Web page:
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ASLO 2017, Aquatic Sciences Meeting

26 February 2017 - 3 March 2017

ASLO 2017, Aquatic Sciences Meeting
Dates: 26 February – 3 March 2017
Location: Honolulu, Hawaii, USA

For further information:

GEOTRACES sessions:

004 – Biogeochemical Cycling of Trace Elements and Isotopes in the Arctic Ocean

Trace elements can play a dual role in the ocean either as essential micronutrients (e.g., Co, Fe, Zn), or as toxicants (e.g., As, Cu, Hg), and can affect biological productivity, carbon cycling and the emission of climatically important trace gases. In addition, the distribution and isotopic composition of many trace elements and gases provide information on biogeochemical and physical processes. The Arctic Ocean, in particular, is undergoing rapid and profound transformation attributed to climate change. Easier access and accelerated resource exploitation are also expected in the coming years. It is therefore timely to examine more thoroughly the distribution and cycling of trace element and isotopes (TEI), and dissolved gases in the Arctic Ocean and to establish their potential role in controlling or recording rapidly changing oceanic processes. To that end, after six years of collaborative planning, the international GEOTRACES program undertook a coordinated study of TEIs, dissolved gases, and biological productivity in the Arctic in summer-fall 2015, comprising three funded icebreaker programs from Germany, Canada, and the United States. This session seeks presentations on all aspects of this work and their relevance to Arctic Ocean processes from the GEOTRACES expeditions and other related field and laboratory efforts.


Greg Cutter, Old Dominion University, gcutter@odu.edu
Roger Francois, University of British Columbia, rfrancoi@eos.ubc.ca
David Kadko, Florida International University, dkadko@fiu.edu
William Landing, Florida State University, wlanding@fsu.edu
Michiel Rutgers Van der Loeff, Alfred Wegener Institute, Mloeff@awi.de


025 – Linking atmospheric deposition to the biogeochemistry of aquatic and marine systems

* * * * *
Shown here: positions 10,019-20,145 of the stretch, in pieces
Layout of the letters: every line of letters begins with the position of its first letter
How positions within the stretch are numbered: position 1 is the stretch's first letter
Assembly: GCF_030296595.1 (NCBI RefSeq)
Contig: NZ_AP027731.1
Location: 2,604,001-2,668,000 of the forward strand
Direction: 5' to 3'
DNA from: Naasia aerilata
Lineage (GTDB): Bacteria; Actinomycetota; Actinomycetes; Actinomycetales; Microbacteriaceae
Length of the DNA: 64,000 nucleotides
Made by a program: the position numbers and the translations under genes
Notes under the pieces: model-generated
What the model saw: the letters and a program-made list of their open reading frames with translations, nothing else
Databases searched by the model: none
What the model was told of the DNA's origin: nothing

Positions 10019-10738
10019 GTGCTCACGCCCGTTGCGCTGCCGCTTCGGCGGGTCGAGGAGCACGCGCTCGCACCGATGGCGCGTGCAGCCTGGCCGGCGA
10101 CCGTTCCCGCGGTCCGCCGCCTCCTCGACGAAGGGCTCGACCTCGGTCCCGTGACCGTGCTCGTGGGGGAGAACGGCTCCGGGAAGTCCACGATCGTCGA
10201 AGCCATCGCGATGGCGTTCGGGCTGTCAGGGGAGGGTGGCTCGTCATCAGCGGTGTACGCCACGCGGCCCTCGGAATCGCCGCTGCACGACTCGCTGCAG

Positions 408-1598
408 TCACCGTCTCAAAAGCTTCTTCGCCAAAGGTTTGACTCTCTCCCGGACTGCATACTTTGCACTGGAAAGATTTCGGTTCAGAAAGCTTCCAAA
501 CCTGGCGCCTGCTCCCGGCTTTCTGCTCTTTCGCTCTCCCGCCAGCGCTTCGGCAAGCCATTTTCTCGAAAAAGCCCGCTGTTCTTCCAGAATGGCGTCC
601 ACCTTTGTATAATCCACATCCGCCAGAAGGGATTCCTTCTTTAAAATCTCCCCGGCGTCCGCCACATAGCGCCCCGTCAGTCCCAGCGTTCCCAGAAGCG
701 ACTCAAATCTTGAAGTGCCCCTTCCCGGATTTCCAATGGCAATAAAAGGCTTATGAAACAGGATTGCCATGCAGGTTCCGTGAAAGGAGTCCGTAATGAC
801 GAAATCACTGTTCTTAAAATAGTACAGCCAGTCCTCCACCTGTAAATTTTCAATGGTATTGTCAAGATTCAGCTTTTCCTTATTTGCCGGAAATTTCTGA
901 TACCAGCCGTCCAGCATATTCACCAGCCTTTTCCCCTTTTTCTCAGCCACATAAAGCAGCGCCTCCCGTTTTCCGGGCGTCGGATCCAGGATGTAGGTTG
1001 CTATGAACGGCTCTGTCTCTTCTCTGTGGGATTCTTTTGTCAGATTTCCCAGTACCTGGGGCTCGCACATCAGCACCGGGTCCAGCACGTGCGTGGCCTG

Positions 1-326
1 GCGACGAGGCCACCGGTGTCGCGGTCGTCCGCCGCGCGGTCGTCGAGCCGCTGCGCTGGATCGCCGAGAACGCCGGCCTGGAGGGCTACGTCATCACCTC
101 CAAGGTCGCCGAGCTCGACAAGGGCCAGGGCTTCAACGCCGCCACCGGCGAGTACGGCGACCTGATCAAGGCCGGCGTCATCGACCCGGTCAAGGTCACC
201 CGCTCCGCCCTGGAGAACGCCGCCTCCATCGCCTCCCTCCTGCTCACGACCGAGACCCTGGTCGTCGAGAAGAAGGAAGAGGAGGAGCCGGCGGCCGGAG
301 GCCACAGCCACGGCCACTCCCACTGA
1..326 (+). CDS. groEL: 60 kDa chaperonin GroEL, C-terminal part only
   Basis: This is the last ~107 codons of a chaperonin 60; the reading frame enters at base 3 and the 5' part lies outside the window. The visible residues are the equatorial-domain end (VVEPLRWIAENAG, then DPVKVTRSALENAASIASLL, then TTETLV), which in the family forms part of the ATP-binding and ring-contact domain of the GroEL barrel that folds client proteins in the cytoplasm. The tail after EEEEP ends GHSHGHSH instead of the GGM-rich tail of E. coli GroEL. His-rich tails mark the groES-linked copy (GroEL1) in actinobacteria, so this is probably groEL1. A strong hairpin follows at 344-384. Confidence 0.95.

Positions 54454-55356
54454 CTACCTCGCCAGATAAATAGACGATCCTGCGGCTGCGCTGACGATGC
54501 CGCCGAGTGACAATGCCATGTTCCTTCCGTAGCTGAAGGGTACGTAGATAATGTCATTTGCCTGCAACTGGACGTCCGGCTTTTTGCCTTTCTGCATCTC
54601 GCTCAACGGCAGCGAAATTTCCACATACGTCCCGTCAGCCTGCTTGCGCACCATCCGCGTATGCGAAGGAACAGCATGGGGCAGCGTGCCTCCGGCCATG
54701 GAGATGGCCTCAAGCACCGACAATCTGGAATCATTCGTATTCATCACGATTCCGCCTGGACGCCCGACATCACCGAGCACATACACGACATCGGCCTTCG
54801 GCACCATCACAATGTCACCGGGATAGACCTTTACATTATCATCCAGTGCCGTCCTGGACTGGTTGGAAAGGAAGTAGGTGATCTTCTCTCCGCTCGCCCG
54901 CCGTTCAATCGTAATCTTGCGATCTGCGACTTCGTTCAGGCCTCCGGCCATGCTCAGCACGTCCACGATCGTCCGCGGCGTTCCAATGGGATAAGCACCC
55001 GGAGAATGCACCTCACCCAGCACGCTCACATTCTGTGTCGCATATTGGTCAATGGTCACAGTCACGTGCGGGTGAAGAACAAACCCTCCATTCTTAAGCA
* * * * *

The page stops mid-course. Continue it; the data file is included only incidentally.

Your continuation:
Atmospheric deposition of lithogenic, anthropogenic, and marine aerosols is an important transport pathway for nutrients and contaminants to aquatic watersheds and the surface ocean. Constraining local, regional, and global atmospheric deposition fluxes and the bioavailability and toxicity of aerosol-sourced elements and compounds is essential to furthering understanding of global biogeochemical cycles. Aerosol emission, transport, and deposition processes are, in part, a function of changes in land use and anthropogenic emissions, as well as short-term meteorological events and long-term climatic change on a global scale. Hence the study of system responses will improve our current understanding and facilitate the prediction of future impacts. This session invites contributions from studies of atmospheric deposition in marine and aquatic environments including, but not limited to, characterization of aerosol composition, quantification of atmospheric deposition fluxes and aerosol fractional solubility, assessment of the fate of aerosol-sourced compounds, and the biological and chemical response to deposition. Contributions from global and regional scale field observations, laboratory studies, and modeling efforts are welcomed.


Clifton Buck, Skidaway Institute of Oceanography, clifton.buck@skio.uga.edu
Rachel Shelley, LEMAR-Universite de Bretagne Occidentale, rachel.shelley@univ-brest.fr


029 – REE marine geochemistry in the 21st century: A tribute to the pioneering research of Henry Elderfield (1943-2016)